Paws For Thought
EVER WONDERED WHY THE ONLY ANIMAL PEOPLE RUN WITH IS THE DOG?
lisa abdellah is a badass runner in the morning, a freelance journalist by day, and at night she likes to think she’s a wine connoisseur.
HOW MANY STEPS DOES A HAMSTER HAVE TO TAKE PER MINUTE, TO KEEP UP WITH A HUMAN BEING?
DOWN THE AGES, the most influential people in history have contributed to a stringent process of trial and error to select the ideal running companion from the animal kingdom.
First to the pasta party was Charles Darwin: English naturalist, and the chap who came up with the theory that humans are descended from apes. Ironically, Darwin stunted the evolution of one animal in particular when he tried running with his pet hamster, Harry.
At the time, Harry seemed the most obvious choice to Darwin, since the puffy-cheeked pet spent much of his time sprinting frenziedly on a squeaky plastic wheel.
Darwin removed Harry from his wheel and placed him inside a plastic ball (among Darwin’s lesser-known accomplishments is the invention of the hamster ball – shortly after he invented plastic), to which he tied a long piece of string. Then he set the ball down on the floor and tied the other end of the string around his own waist.
“Stop! Think!” Harry pleaded with him. “If the ideal cadence of a human runner is 180 steps per minute, and human legs are 3 500 times longer than a hamster’s, how many steps does a hamster have to take per minute in order to keep up with a human?”
The sad truth? Considerably more steps than a hamster’s legs can handle. As Darwin – not understanding a word Harry had said – began to run, faster and faster, sparks flew from Harry’s tiny paws. Until... boom!
Harry was no more – a tragic victim of poor hamster-human communication.
Same thing happened to French undersea explorer Jacques Cousteau. Took a goldfish in a bowl for a run; all he was left with was an empty bowl and a dead fish.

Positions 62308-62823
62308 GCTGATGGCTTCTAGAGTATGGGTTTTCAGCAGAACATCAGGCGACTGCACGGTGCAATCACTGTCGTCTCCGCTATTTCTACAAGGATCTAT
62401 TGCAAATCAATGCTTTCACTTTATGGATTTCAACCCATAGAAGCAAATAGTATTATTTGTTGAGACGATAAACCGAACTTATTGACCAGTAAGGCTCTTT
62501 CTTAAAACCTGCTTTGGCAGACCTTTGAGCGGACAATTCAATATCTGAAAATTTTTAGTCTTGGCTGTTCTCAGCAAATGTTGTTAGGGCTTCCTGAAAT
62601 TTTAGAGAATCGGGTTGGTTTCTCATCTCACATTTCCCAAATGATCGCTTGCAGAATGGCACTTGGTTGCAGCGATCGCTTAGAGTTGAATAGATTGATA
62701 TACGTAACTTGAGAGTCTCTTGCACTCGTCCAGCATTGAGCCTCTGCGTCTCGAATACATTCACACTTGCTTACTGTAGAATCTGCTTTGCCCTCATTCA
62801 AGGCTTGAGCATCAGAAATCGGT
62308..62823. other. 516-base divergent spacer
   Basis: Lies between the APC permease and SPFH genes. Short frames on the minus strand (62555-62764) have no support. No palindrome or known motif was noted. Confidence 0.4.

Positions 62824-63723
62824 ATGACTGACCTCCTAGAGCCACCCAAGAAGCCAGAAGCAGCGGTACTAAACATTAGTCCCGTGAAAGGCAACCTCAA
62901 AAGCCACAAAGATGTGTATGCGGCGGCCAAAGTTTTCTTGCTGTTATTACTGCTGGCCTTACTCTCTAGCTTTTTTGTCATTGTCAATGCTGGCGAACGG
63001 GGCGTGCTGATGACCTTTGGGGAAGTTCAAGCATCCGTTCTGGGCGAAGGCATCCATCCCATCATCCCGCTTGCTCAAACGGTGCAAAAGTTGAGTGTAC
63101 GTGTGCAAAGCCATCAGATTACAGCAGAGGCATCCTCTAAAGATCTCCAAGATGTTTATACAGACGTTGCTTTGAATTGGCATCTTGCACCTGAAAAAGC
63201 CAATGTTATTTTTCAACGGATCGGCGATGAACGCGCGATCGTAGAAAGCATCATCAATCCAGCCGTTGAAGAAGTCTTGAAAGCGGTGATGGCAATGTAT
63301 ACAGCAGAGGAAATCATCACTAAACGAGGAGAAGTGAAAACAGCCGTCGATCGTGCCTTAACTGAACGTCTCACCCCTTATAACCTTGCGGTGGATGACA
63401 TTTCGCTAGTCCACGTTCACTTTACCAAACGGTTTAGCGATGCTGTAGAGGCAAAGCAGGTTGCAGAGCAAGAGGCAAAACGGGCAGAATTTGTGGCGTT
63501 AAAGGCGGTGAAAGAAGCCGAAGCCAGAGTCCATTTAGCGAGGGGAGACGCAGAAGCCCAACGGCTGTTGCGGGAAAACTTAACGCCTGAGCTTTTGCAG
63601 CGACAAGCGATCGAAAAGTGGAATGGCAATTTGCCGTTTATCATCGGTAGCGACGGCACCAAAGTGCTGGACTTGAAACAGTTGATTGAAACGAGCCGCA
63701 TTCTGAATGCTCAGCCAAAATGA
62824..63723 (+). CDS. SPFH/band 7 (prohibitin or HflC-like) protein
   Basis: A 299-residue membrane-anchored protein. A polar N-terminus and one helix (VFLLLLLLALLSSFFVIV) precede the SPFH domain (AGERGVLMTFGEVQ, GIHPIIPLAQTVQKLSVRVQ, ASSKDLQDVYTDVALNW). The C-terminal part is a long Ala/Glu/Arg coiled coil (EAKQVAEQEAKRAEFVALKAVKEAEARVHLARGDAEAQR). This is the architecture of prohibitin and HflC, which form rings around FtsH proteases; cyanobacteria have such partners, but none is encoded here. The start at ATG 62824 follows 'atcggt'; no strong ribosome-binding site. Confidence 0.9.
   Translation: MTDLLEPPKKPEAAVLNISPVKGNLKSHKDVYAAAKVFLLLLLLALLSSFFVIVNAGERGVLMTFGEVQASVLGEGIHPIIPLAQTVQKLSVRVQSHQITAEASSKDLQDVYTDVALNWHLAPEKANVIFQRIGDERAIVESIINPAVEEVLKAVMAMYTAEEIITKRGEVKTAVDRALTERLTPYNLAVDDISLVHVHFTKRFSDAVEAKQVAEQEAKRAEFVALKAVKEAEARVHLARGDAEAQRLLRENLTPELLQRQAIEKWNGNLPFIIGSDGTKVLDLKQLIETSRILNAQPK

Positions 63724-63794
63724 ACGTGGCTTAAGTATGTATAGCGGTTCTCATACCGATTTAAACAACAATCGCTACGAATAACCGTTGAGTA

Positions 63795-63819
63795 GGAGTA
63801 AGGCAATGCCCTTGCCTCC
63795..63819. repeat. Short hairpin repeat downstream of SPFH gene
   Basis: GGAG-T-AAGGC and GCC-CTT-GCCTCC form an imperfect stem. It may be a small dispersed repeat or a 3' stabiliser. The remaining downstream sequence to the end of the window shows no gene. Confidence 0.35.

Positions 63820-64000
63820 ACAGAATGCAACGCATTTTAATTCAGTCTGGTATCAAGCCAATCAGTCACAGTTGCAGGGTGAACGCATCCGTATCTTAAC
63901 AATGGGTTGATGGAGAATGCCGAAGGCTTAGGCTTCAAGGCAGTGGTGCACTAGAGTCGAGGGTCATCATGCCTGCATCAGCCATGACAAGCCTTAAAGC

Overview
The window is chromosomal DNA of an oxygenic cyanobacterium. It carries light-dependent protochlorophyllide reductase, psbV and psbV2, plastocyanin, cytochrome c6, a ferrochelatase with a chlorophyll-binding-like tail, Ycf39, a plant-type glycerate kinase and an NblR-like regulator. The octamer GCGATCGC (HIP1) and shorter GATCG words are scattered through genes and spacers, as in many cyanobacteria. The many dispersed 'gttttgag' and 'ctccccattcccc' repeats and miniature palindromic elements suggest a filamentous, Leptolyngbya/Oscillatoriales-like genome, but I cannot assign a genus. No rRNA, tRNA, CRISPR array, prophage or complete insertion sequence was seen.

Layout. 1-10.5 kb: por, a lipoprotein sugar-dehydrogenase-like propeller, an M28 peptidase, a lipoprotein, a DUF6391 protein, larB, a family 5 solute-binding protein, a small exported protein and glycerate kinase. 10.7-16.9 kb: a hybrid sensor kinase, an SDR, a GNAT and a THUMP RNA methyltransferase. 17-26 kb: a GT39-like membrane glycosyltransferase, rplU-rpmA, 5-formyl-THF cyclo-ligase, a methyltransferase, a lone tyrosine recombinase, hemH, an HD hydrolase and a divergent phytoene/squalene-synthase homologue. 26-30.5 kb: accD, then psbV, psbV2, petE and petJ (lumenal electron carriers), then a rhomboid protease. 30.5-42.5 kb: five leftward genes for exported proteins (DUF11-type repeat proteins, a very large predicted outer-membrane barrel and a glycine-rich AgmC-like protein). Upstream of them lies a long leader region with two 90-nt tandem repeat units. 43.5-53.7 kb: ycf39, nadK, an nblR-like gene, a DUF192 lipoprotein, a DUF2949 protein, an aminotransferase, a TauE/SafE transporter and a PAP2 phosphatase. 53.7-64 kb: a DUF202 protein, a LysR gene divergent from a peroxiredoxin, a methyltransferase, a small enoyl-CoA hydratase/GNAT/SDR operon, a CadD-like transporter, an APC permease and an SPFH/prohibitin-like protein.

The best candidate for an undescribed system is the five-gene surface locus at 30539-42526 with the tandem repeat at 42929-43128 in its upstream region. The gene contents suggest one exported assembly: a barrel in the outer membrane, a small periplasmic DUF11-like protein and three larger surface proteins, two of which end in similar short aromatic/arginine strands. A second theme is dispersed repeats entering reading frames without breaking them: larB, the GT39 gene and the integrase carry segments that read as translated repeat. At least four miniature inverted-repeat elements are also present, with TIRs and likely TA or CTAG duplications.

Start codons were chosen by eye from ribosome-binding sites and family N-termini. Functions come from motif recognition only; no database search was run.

Ever hear the story of Queen Victoria’s cat, Petunia? The pussy that was partial to parkour?
Queen V was known for holding lavish balls in a grand hall at Buckingham Palace. She would be too busy quaffing Dom Pérignon and telling dirty jokes to notice Petunia teetering along the edge of the buffet table, swinging from the crystal chandelier by one claw, or tumbling gymnastically down V’s velvet curtains.
Until the first (and last) time the Queen took Petunia out for a run. It was three days before a palace groundsman, raking leaves, heard rustling from above. It turned out the fearless feline had dragged Queen V up a tree and left her there!
ONE GIANT LEAP FOR MANKIND
The last famous influencer to attempt a run with any animal other than a dog was space pioneer Neil Armstrong. He had a parrot called Bob. After his moon walk, Armstrong could do no wrong, and so he attempted to make history again – this time, by tying a piece of string around Bob’s ankle and taking him out for a run.
It’s no secret: parrots love to talk. Yap, yap, blah, blah, on and on and on. And they have no qualms about divulging your most embarrassing secrets. Bob was no exception. “NASA faked the whole thing,” he squawked.
“Shut up!” shouted Armstrong. “They filmed it in a cellar.” “Shut up!”
“It was a conspiracy.”
You get the picture. Was anyone really surprised when Armstrong cut his run short, and Bob mysteriously disappeared shortly thereafter?
The celebrity who – finally – discovered that dogs make ideal running companions was Hollywood actor Channing Tatum. Though Tatum by no means invented evolution or walked on the moon, he will go down as the hunkiest man in history – call me, Channing! – after playing a male stripper called Magic Mike in the movie of the same name.
The first time Tatum saw his rescue pitbull mix Lulu, she was on a busy street, barking at random people and chasing her own tail. Lulu was so excited to see Tatum, she bounded up to him and tried to lick him to death. Cue a match made in heaven, and cheesy paparazzi snaps of the A-list duo jogging through New York’s Central Park.
You see, much like Tatum – er, that is, Tatum’s character Magic Mike – dogs are bred to look good, and not for their brains. They need daily exercise, they’re built to run for ages, and they love companionship.
And they’re dumb enough to follow you – wherever you may run.